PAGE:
Plans to develop the east side of Wilmington’s Riverfront will get a big boost next year when a new sports complex comes to the city.
The Buccini/Pollin Group is partnering with the Philadelphia 76ers to build a 140,000-square-foot, multi-purpose sports complex just east of the Christina River.
It will sit on nearly nine acres off U.S. Route 13 and Garasches Lane near Southbridge currently owned by the Riverfront Development Corporation.
“This is an ambitious project that we think reflects the ‘yes,we can’ attitude of our city and our state. I think it reflects our aspirations for our city and this part of town,” said Wilmington Mayor Mike Purzycki.
The facility will be called the 76ers Fieldhouse and give the Sixers’ G League minor league affiliate, the 87ers, a new 2,500 seat home court and practice facility. They've played at the 5,000 seat Bob Carpenter Center since their initial season in 2013-2014, and were looking for a new home.
"It was important for us to to stay in Delaware," said 87ers General Manager Elton Brand. "I've been to Sioux Falls, Fort Wayne, Indiana, and they all have a dedicated facility. So, to have that to compete on the court, and develop our players, so when they walk in there they feel like its something special, that's important."
The 76ers Fieldhouse will have three full-sized basketball courts. It will also have two indoor turf fields. All of those courts and fields will available for youth sports teams and tournaments to rent. The facility will also be home to a Nemours physical therapy and orthopedic clinic and Titus Sports Academy performance-training center.
The Buccini/Pollin Group’s Rob Buccini believes the combination of anchor tenants and rentals makes financial sense, but concedes this is also a bit of a passion project.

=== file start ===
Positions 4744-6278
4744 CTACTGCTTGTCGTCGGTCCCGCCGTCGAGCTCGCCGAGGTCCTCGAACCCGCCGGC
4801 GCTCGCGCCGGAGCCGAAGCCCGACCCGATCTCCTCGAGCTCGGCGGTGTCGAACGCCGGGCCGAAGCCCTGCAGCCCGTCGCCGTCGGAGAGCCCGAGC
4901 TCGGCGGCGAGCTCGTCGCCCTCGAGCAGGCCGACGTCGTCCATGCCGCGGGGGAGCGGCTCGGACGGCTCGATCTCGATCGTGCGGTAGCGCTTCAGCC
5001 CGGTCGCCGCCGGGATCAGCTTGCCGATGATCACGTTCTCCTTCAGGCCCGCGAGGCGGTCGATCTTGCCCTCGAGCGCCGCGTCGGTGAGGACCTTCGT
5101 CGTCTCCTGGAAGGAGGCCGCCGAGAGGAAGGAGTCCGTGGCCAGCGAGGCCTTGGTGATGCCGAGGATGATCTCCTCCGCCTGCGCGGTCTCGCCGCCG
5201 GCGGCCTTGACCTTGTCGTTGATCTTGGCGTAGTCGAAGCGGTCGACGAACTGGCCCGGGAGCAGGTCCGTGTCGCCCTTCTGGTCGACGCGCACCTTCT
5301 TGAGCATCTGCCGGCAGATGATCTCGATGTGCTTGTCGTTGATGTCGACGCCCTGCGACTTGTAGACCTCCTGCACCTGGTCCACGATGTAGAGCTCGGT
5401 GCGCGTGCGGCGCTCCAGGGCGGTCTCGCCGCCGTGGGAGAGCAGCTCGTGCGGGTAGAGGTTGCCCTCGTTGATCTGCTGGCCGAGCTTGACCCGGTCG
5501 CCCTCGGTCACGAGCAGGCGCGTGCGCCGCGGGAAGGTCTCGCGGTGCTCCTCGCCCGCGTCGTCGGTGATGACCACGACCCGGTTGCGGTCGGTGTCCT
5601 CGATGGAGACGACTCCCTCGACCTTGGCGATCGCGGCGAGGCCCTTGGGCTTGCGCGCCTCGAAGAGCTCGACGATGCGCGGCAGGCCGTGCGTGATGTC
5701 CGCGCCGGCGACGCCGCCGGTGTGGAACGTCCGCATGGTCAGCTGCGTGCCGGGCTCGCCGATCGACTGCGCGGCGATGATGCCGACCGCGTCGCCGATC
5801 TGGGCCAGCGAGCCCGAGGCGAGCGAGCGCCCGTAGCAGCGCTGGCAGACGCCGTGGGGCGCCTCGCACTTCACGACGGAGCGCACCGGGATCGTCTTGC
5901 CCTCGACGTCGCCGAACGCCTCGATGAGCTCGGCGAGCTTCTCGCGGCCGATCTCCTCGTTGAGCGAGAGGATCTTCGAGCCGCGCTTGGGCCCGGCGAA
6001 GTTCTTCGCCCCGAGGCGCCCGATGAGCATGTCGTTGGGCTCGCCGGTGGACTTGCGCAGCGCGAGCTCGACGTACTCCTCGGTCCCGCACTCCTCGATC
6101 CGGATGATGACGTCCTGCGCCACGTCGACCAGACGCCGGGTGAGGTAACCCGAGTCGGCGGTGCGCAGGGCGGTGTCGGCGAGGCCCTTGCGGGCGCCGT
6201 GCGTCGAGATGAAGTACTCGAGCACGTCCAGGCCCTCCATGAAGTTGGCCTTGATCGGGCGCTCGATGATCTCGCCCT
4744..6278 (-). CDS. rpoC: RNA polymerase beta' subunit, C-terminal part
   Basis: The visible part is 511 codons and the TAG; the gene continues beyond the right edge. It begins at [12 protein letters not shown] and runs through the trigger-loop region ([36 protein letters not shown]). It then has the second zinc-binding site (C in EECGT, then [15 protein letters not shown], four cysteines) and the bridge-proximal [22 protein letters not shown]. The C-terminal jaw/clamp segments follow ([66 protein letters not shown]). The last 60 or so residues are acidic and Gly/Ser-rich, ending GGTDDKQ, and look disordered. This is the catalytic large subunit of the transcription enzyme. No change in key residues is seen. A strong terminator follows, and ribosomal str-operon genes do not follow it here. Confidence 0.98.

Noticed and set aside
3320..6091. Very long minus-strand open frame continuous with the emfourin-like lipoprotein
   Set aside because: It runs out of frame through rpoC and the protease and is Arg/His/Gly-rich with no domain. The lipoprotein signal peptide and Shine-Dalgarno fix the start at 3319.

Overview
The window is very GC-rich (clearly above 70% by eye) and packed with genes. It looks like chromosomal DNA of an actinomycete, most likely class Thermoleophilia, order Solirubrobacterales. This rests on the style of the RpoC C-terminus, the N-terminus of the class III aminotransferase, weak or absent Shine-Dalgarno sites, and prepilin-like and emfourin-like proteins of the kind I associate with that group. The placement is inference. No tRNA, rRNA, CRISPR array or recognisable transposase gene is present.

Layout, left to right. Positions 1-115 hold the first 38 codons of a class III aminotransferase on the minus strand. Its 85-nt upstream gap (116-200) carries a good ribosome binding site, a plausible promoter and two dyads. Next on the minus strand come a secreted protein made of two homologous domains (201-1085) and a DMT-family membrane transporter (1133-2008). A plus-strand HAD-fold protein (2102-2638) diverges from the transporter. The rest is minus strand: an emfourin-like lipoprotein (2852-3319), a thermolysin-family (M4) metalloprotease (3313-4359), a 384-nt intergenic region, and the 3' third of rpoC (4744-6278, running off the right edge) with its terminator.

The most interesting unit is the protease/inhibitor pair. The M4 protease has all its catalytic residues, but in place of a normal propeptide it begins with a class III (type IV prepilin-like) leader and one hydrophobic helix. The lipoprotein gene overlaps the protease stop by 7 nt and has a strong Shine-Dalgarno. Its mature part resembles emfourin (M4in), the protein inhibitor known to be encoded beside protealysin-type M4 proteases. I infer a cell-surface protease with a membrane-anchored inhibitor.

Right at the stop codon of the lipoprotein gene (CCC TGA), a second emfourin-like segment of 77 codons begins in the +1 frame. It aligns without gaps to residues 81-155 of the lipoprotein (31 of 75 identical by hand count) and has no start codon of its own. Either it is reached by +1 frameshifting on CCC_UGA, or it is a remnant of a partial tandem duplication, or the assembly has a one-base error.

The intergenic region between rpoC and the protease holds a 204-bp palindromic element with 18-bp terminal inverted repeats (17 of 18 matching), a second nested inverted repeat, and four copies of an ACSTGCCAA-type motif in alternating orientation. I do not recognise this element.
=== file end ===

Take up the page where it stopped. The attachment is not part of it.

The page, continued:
“We’ve done the analysis that we can make this profitable," said Buccini. "Do we think this is going to be the most profitable project we’ve ever done? Certainly not. We’re really doing it for the City of Wilmington. We’re doing it for hometown pride.”
Buccini/Pollin and city officials say the complex will offer underserved youth with sports programming free or at reduced cost.
“Absolutely. That’s a commitment I will personally make, although certainly these other folks have made it too. We are committed to making sure this adds a dimension of sustenance to our kids,” said Purzycki.
"Sports can change the trajectory of lives," said Brand, a former college and NBA star. "It's change mine. I made it the the pros. But it also changed [the lives] of a lot of my friends that didn't make the pros, who went to college, graduated and have stable families."
Buccini/Pollin will manage the facility, putting it in charge of balancing all of the uses planned.
"That's the trick," said Rob Buccini. "It's like running a hotel, which we are really good at. Just like at a hotel, you have to make sure all of your court time and turf time is occupied. So, we have a huge computer model that's already constructed that we will constantly work on and plug in times."
Buccini says another challenge will be finding programming for the space on weekdays during the school year when students aren't able to use it, but feels the 87ers, the 76ers and Philadelphia Union may be interested. Rob Buccini and other members of Buccini/Pollin have ownership stakes in the Union.
The 76ers Fieldhouse will cost around $26 million to build, with the city of Wilmington and state of Delaware expected to help cover some of that bill.
Construction is slated to begin early next year, with the facility opening by the end of 2018.